Mosaic Templars Cultural Center hosts an album release party for True Soul: Deep Sounds from the Left of Stax.

  • Mosaic Templars Cultural Center hosts an album release party for “True Soul: Deep Sounds from the Left of Stax.”

5 p.m. Mosaic Templars Cultural Center. Free.


In music geek heaven (which is sort of like regular heaven only it looks like an endless, cluttered record shop) there will be a special place of honor for those crate diggers who prize nothing more than turning folks on to the obscure, the unheralded, the you-gotta-hear-this tunes that might otherwise be relegated to the dustbins of wax history. Along with Numero, Mississippi Records, Light in the Attic and a handful of others, the fine folks at Now-Again will surely have prime seats at that table for their efforts.

The label specializes in painstakingly researched, lovingly assembled reissues of everything from Iranian psych rock to Zambian funk to all-but-forgotten Southern soul. Now-Again recently compiled “True Soul: Deep Sounds from the Left of Stax,” a two-volume set chronicling legendary Arkansas imprint True Soul, which entrepreneur and musical impresario Lee Anthony started in the ’60s and operated through the ’70s.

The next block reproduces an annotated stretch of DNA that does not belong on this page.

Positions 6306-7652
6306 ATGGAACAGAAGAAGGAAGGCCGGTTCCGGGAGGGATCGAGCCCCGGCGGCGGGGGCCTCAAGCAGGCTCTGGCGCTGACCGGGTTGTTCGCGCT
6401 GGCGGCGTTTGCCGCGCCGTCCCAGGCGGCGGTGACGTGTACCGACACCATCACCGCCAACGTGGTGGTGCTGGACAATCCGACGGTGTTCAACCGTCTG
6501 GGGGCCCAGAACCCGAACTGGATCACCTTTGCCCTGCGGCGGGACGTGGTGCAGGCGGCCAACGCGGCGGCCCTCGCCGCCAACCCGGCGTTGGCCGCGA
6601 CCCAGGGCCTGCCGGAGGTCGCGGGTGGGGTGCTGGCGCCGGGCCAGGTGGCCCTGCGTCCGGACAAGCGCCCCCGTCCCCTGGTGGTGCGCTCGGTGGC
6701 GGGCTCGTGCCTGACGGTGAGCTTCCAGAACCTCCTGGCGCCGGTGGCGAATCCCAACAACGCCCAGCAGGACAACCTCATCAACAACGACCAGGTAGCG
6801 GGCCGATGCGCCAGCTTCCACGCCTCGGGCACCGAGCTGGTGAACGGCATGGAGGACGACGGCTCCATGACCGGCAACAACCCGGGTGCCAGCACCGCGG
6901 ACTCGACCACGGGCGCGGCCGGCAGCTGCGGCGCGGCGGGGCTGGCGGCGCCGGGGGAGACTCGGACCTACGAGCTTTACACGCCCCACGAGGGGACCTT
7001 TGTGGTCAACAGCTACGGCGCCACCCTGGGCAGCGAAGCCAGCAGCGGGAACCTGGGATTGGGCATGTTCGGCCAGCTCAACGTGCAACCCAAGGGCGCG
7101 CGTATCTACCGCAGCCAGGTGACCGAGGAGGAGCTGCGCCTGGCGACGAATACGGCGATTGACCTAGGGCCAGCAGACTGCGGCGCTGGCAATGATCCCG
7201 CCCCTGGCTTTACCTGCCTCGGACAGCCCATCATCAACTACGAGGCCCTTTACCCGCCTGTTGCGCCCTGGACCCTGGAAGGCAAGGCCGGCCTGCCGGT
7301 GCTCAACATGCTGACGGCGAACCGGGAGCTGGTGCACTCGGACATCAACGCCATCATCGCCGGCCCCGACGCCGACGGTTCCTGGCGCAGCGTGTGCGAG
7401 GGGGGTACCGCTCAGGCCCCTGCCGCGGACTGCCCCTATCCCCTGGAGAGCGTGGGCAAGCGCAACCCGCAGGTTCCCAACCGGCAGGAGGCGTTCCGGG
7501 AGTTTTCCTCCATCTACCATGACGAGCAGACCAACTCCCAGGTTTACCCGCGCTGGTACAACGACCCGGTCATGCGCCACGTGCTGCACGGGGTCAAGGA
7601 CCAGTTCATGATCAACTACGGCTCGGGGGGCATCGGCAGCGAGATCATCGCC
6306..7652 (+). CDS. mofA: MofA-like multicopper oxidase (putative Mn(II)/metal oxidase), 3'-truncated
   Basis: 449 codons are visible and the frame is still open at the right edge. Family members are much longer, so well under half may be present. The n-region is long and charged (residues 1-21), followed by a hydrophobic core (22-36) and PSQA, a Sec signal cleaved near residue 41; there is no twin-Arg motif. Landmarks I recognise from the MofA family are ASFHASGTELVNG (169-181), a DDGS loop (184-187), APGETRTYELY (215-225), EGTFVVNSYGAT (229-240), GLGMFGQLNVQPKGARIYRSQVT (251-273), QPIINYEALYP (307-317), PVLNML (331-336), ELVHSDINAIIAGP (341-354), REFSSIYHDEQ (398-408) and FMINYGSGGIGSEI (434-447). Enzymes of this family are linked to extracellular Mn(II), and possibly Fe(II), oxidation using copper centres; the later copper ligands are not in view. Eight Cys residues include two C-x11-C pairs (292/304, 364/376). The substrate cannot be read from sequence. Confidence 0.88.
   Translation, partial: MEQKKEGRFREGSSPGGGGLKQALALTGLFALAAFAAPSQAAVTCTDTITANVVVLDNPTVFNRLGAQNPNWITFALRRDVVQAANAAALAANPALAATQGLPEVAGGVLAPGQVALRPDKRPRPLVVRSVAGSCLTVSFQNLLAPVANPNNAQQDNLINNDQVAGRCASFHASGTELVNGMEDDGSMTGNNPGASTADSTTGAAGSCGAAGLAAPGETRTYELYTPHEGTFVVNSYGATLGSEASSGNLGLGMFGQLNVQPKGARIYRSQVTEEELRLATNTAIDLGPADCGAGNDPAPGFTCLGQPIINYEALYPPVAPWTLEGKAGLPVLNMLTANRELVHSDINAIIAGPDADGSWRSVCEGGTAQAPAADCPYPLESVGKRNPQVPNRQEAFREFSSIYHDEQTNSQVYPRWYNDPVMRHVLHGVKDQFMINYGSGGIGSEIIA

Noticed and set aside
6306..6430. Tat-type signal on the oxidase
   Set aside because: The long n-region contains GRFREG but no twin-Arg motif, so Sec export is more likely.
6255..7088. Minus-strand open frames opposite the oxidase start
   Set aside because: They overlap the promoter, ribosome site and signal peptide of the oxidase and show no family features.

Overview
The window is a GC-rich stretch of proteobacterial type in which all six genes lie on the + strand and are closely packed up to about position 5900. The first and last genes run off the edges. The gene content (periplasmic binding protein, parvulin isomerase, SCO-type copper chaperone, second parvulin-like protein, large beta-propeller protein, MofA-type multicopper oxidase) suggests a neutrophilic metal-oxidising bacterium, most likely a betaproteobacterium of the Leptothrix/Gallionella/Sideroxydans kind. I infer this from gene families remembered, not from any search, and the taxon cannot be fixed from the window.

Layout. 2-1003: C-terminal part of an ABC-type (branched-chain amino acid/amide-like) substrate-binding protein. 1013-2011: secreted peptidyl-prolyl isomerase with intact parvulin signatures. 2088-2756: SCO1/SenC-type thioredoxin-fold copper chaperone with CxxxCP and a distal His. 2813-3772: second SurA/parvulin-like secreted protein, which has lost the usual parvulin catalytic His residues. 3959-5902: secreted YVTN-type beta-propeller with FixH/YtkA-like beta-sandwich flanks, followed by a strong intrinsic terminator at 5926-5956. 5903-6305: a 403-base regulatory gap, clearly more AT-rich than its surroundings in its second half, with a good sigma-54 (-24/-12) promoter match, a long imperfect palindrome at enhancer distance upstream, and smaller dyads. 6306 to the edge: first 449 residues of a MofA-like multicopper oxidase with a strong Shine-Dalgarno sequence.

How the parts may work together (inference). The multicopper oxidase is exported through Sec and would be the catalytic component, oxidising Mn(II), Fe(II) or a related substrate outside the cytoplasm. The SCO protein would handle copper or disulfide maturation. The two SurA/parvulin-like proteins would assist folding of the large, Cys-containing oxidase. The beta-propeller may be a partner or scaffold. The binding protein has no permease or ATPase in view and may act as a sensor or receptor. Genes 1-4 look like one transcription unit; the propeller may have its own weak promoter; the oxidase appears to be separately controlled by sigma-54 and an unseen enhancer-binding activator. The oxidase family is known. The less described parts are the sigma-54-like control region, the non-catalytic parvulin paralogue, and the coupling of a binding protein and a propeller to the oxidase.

Now-Again spared no expense on the release, which is available as separate CD/DVD sets or as a four-LP box set. Of course beautiful packaging, fantastic photos and detailed, lengthy liner notes don’t mean much if the music doesn’t measure up. And while True Soul isn’t a household name like Stax/Volt, Hi or Motown, the music that came out on a tiny label from the relatively tiny outpost of Little Rock is awesome.

Check out “Thank You” or “Wheezin'” by York Wilborn’s Psychedelic Six for some funky, wacka-chicka-wacka-chicka instrumental workouts. “The Real Thing” by The Conspiracy is sweaty, high-octane funk with punchy horns and a frenetic chorus, and Thomas East’s cuts, including “Slipping Around” and “Funky Music,” offer a glimpse back to a bygone era of soul music.


East, John Craig and Clifford Hawkins are among the True Soul alums playing this album release party with the True Soul Revue, which is led by Lorenzo Smith.

Arkansas Record & CD Exchange stocks the True Soul reissues, and Bill probably has a few of the original 45s too.